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Making tremendous strides but still scared...

Discussion in 'Support Subforum' started by Steve J., May 4, 2015.

  1. Steve J.

    Steve J. Well known member

    Hello,

    I feel like the past couple of weeks have been monumental. I'm golfing again, riding my bike more often, among other things that I was either too scared to do but did them anyway, or avoided them altogether. I still get some increased arm pain after golfing (though really quite a negligible amount, and I've gone three times, each time the pain afterwards is less and less). I rarely experience any lower back pain anymore, and when I do, it's extremely brief. The pain in my ankles is gone. However, I still experience some knee discomfort and forearm/hand pain, but overall my symptoms are greatly improving/diminishing! I even woke up the other day and I swear I felt zero pain for about one minute before I started thinking about it again. I should be celebrating!

    But I still have a nagging fear in the pit of my stomach. I had an ambiguous test result come back a couple of months ago, a 1:40 ANA titer, which the NP said is nothing to worry about right now, and doesn't want to see me until September. She stressed "leaving the worry" up to her, and to golf and write and draw, in essence to continue my life. I don't even have 95% of lupus symptoms, but the fear still lingers, and the only thing that continues to make sense is TMS.

    I've written about fear before. It seems to be the crux of mindbody afflictions. Once that can be uprooted, or at the very least mastered, then the physical symptoms of TMS will eventually fade away. I get that...but still working on...GETTING it. Like really allowing courage to be my guide instead of the scared little dude that seems to still be starved for attention and care.

    I feel like I'm not doing nearly enough to congratulate myself/treat myself for all the good work I've done. It's just my nature. What do you do to celebrate victories while on this journey? I've been having entire days that have been fantastic, and I just want to give myself some credit. This conditioned fear response, perfectionism, and low self-esteem seem to be the real scoundrels in all this hubbub.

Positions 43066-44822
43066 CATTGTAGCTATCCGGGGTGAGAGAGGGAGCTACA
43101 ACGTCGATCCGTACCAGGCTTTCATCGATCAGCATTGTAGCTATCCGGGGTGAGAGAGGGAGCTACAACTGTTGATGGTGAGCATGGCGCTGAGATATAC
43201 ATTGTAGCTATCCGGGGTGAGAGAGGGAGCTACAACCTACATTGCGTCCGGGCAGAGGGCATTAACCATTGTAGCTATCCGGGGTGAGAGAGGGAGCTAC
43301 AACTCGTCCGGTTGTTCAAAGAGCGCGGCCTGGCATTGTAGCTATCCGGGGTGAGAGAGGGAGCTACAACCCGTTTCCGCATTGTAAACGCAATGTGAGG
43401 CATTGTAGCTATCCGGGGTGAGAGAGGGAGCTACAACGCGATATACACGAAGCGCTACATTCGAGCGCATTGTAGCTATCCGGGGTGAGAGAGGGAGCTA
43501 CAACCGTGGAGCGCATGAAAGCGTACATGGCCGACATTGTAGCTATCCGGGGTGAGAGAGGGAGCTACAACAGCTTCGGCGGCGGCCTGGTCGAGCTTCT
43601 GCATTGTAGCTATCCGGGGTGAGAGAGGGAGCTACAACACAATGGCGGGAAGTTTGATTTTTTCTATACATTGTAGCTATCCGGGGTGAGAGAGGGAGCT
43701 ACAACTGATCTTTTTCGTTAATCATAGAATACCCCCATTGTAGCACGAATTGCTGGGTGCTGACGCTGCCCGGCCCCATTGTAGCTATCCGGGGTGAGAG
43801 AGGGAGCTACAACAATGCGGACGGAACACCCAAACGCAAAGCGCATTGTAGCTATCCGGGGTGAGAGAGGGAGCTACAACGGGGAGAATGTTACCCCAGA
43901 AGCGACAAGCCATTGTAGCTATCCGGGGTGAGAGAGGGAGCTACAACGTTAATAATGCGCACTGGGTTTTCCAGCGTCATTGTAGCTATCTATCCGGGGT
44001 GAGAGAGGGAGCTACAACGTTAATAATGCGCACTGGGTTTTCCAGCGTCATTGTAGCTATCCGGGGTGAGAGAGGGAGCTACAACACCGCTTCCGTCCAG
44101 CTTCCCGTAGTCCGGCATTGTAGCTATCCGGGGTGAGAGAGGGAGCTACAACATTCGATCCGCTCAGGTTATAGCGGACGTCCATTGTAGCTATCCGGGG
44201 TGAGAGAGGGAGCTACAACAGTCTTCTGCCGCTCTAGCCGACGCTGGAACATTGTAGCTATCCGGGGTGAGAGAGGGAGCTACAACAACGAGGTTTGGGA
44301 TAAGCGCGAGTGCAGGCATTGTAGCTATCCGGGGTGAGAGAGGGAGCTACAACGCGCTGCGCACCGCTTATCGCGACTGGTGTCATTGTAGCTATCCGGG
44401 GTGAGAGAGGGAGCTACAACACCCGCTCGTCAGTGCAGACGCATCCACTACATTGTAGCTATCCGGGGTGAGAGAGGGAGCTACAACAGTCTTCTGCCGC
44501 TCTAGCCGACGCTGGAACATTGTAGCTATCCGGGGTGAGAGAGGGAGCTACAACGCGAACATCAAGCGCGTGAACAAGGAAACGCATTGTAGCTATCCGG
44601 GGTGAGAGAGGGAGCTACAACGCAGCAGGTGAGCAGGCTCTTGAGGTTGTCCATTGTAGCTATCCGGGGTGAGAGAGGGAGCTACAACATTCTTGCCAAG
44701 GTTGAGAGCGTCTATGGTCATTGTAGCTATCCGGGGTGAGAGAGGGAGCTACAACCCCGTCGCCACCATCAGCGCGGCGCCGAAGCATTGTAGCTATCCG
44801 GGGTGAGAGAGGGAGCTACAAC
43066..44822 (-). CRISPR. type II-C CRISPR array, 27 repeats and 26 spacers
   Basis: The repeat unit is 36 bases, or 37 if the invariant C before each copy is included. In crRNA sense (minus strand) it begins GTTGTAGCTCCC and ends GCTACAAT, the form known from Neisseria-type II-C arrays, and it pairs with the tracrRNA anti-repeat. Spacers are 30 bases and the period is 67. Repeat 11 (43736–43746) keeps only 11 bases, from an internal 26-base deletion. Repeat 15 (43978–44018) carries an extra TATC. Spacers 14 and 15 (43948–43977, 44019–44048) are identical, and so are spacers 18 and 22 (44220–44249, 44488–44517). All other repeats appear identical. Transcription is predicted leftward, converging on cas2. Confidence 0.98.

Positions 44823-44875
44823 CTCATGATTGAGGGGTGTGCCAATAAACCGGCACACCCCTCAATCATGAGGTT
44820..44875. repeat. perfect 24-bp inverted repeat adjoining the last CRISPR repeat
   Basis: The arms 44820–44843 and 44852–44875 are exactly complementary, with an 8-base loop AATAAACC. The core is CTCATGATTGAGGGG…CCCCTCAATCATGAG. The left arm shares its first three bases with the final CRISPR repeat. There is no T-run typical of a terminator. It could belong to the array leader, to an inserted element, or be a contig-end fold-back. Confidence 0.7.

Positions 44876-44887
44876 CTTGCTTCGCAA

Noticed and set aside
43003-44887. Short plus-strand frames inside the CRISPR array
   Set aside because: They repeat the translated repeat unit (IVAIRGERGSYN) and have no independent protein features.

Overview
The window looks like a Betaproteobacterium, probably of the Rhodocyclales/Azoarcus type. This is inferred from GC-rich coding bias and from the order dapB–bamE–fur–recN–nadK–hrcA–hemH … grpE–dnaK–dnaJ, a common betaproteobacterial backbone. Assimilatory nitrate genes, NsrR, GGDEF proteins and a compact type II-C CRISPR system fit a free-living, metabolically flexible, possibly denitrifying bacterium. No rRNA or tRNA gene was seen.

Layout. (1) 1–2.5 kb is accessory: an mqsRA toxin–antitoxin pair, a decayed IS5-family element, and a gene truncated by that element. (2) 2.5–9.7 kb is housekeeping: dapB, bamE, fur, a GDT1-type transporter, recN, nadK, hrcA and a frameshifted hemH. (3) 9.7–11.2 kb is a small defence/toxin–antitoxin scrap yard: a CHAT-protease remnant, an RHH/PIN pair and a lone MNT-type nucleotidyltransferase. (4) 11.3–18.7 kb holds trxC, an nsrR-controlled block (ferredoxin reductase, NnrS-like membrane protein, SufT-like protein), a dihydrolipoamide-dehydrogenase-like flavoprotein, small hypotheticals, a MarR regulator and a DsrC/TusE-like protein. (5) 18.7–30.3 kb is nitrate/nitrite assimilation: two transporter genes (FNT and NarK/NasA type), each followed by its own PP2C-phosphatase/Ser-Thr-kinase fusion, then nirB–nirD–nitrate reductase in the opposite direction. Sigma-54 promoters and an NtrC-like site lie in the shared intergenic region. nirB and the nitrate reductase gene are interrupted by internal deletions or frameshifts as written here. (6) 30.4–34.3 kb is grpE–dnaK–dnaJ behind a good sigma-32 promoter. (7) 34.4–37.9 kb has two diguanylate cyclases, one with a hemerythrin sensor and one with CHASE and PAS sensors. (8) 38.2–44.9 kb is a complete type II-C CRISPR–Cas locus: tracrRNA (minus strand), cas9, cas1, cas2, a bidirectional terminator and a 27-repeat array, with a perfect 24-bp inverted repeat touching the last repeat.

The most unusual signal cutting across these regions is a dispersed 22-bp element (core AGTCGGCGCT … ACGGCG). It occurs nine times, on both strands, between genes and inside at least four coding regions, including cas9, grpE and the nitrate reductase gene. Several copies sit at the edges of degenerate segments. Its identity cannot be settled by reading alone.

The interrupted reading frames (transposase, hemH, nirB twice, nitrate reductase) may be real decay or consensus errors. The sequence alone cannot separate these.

I freaking love all of you, by the way. Seriously. What an incredible place. It's an abomination that this paradigm is not more known, and that it's so easily dismissed by most of the medical community.

    Steve
     
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  2. IrishSceptic

    IrishSceptic Podcast Visionary

    the medical profession is notoriously stubborn and for good reason. whilst its frustrating for TMSers knowing that much of this stuff is generated by the brain there are hordes of quacks, alternative medicine folks out there willing to proclaim they have the answer to what ails us. They can't chop and change willy nilly and this will be a monumental effort to try and convince people of the TMS diagnosis. My prediction is gloomier than most, it may take 30-50 years or so for it to become accepted practice.
    The big hope is after All the Rage is released then many more celebrities(Morgan Freeman for one) will get better and that could generate publicity.
    it needs some philanthropic backing in order for research because it so ''out there''.

    The evidence is there but because the mind is ignored the importance of it is misunderstood or not recognised for its significance.

    good luck with continued progress, I am somewhat lapsing but some relatives are heading on holiday soon. Typically I experience relief when I am not around my father.
     
    Steve J. likes this.
  3. Andy Bayliss

    Andy Bayliss TMS Coach & Beloved Grand Eagle

    Hi Steve,
    Congratulations on so much progress! One way to celebrate is to simply thank your mind-body verbally when it responds in the way you want: no pain doing things that used to cause you pain. Taking this further you might write your mind-body a letter expressing your gratitude. This would be a way to celebrate, and share with yourself your appreciation and progress.

    Writing here about this is also an expression of this gratitude and acknowledgement of your work and progress. We are reading it and thinking about it. Your progress is being seen.